The game can be played at 3 levels focussing on distinct groups of measures available for planning. Further, the complexity al levels 2 and 3 can be enhanced by including measures of level 1, or levels 1 and 2 respectively.

Implementation / work steps


  • Briefing (10 min)

  • Read Instructions (5 min)

  • Parallel IPPC Meetings/Investor preparation (20 min)

  • Visit of investors (15 min)

  • Parallel PPC Internal Examination/Investor Team Decision Meetings (10 min)

  • Debriefing (30 min)

Game of Zones

  • For each category the facilitator defines a group with players; each group should consist of one player minimum, with up to 6 players maximum.

  • The facilitator chooses a category for each group and picks 10 cards from the respective category for the group. The icons selected for the game are restricted to the icon of each level.

  • Each group has 5 minutes to internally discuss the icons and to create a planning concept, which needs to include 5 out of the 10 icons.

  • The concepts are then presented in a short statement by each group to the other groups and the facilitator going around in a circle.

  • The game pursues with a second round of group work – the facilitator defines two groups that are working together to develop a joint concept made up of their selected five icons, this time focusing on the synergies between icons and categories.

  • The groups get 5 minutes to negotiate on which icons to use and which concept to develop.

  • The teams present their work to each other.

  • The winner – the team with the most convincing concept – is selected by vote.



  • Minimum of 14 players (2 parks à 5 characters and 2 investor teams à 2 members).

  • If there are not enough players, the GIZ-consultant can be omitted and the game can work with 12 players.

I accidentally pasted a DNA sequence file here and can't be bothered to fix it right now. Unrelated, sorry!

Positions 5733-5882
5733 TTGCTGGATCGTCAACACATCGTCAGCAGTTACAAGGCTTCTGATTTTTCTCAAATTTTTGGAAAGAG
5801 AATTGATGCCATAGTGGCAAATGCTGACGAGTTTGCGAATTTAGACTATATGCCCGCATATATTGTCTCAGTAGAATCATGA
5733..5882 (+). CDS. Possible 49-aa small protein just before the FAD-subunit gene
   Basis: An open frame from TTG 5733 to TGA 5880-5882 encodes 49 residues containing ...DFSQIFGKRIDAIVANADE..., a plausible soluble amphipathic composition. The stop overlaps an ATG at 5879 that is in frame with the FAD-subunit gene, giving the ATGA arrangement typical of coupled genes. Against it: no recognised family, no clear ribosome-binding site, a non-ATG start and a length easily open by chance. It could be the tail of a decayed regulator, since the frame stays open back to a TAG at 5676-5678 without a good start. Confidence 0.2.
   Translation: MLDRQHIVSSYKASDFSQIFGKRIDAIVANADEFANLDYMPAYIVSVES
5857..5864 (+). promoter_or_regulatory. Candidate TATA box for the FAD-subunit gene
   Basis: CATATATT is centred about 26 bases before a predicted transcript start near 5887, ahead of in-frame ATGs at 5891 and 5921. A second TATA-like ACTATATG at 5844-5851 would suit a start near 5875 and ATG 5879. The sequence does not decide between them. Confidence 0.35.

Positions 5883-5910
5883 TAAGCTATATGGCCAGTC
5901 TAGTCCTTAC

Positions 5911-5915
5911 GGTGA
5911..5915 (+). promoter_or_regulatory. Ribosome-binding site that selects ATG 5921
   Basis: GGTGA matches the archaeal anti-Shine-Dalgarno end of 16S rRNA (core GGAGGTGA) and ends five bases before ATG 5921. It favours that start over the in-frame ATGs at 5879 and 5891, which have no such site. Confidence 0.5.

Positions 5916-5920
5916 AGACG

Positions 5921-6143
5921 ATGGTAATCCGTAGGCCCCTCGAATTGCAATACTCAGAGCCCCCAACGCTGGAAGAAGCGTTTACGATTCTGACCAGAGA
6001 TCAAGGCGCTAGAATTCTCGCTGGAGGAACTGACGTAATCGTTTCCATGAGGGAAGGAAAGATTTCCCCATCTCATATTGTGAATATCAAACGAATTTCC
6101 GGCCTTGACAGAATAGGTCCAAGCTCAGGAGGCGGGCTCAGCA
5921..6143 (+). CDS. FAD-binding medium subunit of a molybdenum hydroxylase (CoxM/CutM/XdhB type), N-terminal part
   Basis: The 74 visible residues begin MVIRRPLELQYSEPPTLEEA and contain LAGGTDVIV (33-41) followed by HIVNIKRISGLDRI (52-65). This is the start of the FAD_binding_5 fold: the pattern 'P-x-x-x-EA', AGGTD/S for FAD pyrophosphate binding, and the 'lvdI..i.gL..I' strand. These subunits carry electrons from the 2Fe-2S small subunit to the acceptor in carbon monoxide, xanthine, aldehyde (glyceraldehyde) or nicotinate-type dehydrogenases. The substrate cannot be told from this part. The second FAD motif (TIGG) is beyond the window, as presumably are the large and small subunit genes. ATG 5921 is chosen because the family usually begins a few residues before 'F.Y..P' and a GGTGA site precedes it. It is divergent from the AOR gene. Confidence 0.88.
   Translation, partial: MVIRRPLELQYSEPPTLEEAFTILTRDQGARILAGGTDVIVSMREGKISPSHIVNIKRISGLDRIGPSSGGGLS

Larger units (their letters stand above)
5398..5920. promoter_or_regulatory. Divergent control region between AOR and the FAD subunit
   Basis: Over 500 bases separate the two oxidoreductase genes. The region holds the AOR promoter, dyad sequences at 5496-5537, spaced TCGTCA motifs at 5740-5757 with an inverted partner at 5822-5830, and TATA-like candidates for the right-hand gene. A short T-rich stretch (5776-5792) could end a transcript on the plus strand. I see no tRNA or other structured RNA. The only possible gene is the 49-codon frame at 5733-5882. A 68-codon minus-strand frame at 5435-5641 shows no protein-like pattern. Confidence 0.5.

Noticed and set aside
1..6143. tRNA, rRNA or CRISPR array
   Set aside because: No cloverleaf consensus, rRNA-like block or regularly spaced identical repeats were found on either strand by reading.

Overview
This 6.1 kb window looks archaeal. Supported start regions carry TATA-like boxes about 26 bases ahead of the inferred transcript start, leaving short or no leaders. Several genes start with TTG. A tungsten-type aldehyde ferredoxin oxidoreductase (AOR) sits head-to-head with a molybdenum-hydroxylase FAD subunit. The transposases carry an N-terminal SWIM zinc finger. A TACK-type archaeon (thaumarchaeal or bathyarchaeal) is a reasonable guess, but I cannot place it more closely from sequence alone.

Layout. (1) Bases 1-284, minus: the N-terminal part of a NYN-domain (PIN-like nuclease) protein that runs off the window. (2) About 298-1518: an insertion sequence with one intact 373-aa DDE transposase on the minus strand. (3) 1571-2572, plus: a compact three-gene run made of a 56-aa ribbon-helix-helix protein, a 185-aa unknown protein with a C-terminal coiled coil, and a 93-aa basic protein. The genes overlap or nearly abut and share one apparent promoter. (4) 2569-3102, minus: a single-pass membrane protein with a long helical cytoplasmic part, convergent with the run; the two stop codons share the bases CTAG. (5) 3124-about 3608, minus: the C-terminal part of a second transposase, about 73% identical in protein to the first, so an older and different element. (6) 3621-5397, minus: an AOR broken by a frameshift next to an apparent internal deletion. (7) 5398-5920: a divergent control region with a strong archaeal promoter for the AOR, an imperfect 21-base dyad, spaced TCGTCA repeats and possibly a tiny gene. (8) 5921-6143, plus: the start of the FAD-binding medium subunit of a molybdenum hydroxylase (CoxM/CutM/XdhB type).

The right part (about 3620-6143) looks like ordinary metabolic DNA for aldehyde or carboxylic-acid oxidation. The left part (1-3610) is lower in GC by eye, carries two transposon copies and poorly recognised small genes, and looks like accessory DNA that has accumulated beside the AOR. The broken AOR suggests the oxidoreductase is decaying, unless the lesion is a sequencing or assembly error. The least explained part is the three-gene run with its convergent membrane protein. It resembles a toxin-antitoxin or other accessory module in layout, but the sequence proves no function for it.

• If there are more players, IPPC characters or investors can be doubled.

Game of Zones

  • The required number of participants for this game is 6 Players.

  • The limit should be 30 players.

  • The players sit around a table with the facilitator.

Lessons learnt

The games are efficient tools to familiarise trainees with the challenges of integrated planning approaches and the concept of sustainable industrial areas and adaptation to climate change.

The complexity of the setting must be strictly limited to allow successful planning within a given timeframe.


  • Participants

  • realise that a well organised and competent Park Management is an asset for the organisational aspects of an industrial site and for successful acquisition;

  • learn about the different sustainability concepts;

  • identify synergies across categories;

  • discuss the concepts in a team and between groups.


Phase of intervention
Introducing SIA, Sensitisation, Designing SIA, Master planning, Retrofitting, Management, Climate change

Level of intervention
Planning level

Master planning, Sensitisation

Target groups
Community representatives, Companies, SME, Industrial area management and operator, Local and international consultants and advisors, Municipalities, Policy makers, Private investors


Asia, Europe

GIZ project
Sustainable environment-friendly industrial production (SEIP II) in India


Related tools
Planning of Sustainable Industrial Areas in India, Sustainable Management of industrial areas (SMIA, GedZI, ProCAIS), Guideline for Adaptation and Increasing Resilience of Industrial Parks to the Impacts of Climate Change